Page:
Omaha's Anti-2A Response to Constitutional Carry (Mostly) on Hold After Court Decision

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Shortly after Nebraska lawmakers signed off on a Constitutional Carry bill last year over the objections of local officials in Omaha and Lincoln, the mayors of those cities responded with new executive orders banning concealed carry from all city-owned property. The Omaha City Council got in on the action as well, approving ordinances prohibiting bump stocks and unserialized and incomplete frames and receivers. 


The Liberty Justice Center partnered with the Nebraska Firearms Owners Association in challenging those new restrictions; not only on Second Amendment grounds but also alleging they violated the state's firearm preemption law, which leaves the field of firearms regulation to the state legislature and not localities. On Friday, the groups got their first taste of success in the litigation when Douglas County District Judge LeAnne Srb issued a preliminary injunction against Omaha's "gun-free zones", though she allowed the bans on bump stocks and "ghost guns" to remain in place, at least for now. 

“We are thrilled with the court’s decision to grant this injunction and uphold Nebraskans’ rights against executive overreach,” said Jacob Huebert, president of the Liberty Justice Center. “Under Nebraska law, local governments do not have the authority to regulate firearms — the right to bear arms is protected across the state.”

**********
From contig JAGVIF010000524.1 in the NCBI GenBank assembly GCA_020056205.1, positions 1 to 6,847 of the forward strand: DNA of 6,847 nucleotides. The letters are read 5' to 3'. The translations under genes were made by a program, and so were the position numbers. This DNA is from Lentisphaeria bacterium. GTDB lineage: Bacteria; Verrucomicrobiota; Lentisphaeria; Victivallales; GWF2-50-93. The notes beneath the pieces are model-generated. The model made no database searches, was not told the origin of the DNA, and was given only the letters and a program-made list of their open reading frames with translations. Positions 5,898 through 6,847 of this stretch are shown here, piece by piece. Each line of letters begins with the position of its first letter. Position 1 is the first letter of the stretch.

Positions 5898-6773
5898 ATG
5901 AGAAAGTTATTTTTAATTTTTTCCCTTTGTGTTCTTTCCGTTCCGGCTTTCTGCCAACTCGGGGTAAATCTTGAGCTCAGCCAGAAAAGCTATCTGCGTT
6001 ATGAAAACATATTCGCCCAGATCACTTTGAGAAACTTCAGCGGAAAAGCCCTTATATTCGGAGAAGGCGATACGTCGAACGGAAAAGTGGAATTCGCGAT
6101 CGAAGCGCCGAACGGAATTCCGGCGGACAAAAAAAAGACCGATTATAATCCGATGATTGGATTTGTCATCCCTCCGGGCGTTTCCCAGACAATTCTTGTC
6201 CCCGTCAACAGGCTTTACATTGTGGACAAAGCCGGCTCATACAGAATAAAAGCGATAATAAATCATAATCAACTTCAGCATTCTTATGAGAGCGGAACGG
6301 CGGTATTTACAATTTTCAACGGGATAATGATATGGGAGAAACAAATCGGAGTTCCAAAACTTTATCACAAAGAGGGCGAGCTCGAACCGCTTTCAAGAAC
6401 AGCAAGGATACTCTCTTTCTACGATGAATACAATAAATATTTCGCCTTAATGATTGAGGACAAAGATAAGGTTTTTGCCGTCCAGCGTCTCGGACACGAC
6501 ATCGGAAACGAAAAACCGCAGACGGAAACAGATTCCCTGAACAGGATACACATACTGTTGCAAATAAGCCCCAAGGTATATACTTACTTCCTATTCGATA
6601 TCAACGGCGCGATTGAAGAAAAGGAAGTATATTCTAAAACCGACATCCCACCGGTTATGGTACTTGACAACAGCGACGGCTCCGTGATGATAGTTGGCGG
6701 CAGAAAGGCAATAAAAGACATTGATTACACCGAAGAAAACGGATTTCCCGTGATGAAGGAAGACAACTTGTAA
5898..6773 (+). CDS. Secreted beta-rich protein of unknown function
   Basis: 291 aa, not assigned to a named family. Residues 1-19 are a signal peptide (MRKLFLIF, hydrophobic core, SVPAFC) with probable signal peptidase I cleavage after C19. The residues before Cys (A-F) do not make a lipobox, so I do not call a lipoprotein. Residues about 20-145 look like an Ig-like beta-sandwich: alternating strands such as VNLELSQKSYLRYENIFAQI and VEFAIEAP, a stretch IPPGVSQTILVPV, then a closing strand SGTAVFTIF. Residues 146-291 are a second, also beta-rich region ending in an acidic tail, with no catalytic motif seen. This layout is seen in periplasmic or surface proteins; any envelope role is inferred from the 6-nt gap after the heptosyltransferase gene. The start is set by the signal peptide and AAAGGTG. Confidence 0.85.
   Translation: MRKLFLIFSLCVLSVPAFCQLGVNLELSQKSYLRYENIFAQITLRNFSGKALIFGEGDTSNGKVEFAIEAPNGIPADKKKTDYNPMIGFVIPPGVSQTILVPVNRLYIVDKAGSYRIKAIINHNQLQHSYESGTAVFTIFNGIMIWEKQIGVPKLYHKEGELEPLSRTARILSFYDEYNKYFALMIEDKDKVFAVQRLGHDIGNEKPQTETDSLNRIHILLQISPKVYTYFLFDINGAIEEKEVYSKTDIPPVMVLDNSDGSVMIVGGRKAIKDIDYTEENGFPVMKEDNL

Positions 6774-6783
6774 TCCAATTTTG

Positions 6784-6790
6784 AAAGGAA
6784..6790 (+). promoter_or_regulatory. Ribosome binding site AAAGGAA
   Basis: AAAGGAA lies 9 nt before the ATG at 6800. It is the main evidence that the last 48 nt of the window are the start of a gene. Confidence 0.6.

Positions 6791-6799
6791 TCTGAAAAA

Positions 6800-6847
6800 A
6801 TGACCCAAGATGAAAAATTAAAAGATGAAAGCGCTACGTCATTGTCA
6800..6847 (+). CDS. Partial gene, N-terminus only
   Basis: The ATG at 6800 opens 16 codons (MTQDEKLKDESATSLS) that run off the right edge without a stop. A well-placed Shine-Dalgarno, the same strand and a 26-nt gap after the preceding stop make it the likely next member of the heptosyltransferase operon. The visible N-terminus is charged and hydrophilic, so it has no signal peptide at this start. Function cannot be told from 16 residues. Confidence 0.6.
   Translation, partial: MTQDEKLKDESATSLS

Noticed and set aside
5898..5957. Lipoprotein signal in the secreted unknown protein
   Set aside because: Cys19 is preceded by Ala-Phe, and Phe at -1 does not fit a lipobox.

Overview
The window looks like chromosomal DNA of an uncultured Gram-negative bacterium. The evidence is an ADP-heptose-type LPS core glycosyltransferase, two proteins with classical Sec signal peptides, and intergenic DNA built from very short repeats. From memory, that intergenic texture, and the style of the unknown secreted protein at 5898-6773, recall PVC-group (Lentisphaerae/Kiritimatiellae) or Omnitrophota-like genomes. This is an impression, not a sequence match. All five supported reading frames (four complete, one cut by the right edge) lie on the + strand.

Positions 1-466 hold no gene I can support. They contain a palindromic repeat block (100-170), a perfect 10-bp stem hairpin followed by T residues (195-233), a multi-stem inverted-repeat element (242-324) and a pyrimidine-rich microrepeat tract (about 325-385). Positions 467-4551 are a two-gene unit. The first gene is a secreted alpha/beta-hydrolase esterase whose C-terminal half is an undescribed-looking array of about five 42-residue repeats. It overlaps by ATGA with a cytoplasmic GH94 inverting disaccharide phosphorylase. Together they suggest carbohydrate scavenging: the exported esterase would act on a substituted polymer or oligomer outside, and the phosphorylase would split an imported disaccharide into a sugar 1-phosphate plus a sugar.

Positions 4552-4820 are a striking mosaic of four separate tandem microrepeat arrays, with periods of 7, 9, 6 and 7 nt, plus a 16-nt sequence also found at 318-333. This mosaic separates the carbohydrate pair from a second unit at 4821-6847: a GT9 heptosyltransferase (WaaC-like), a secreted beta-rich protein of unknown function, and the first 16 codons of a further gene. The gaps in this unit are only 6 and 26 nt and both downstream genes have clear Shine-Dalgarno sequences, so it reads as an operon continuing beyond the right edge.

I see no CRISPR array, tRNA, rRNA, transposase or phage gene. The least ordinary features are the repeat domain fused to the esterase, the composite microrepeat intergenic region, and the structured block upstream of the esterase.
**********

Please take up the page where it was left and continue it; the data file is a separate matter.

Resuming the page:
Just before gun owners filed these lawsuits, Nebraska Attorney General Michael Hilgers published an opinion stating that state law preempts executive orders from the mayors restricting guns. 

Hilger's opinion was limited solely to the carry ban imposed by Omaha's mayor, which prohibited lawful carry in all government-owned buildings as well as parks, green spaces, and even city sidewalks and streets. But the preemption language in LB 77 prohibits localities from adopting local ordinances dealing with the ownership, possession, storage, transportation, sale, or transfer of firearms, which should cover home-built firearms as well... though perhaps not items that can be used to build a firearm.  


Omaha's ordinances prohibiting bump stocks as well as unfinished frames and receivers that are unserialized were allowed to remain in effect, however, because Srb concluded that the city is regulating "firearm attachments or modification components", not firearms themselves. Nebraska legislators could still moot these ordinances even if the courts allow them to remain in place by simply amending the state's preemption law to include accessories or modifications, though that would probably have to wait until the 2025 session given that the deadline to introduce new bills this year has already passed. 

Lincoln Mayor Leirion Gaylor Baird's executive order banning guns from city-owned property, which is nearly identical to the one put on hold in Omaha, will get its own day in court later this month. A hearing on a request for a preliminary injunction is scheduled to take place February 27th in Lancaster County District Court, and hopefully it won't take too long for the judge to reach the same conclusion that Srb did; even if the city claims it is acting as a landlord, not as a government entity, in prohibiting lawful carry from all of its property, the "blunderbuss approach in the Firearms Order, coupled with the stated purposes of the order, appears to show actions taken in a governmental capacity as opposed to a proprietary one." 


That's a polite way of saying that Omaha's defense of the mayor's anti-carry executive order is B.S. The executive order issued by Lincoln's mayor is just as problematic as Omaha's, and with the Attorney General's opinion that these measures are a clear violation of LB 77 and firearms preemption law, it shouldn't be difficult for the judge in Lancaster County to conclude that it too should be put on ice while the litigation continues. 


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